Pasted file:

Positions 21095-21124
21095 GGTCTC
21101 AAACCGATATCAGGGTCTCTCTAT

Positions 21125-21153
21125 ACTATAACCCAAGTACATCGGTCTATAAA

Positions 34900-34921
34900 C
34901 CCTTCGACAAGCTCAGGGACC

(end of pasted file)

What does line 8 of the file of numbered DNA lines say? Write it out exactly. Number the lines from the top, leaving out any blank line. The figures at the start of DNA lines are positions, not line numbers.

34901 CCTTCGACAAGCTCAGGGACC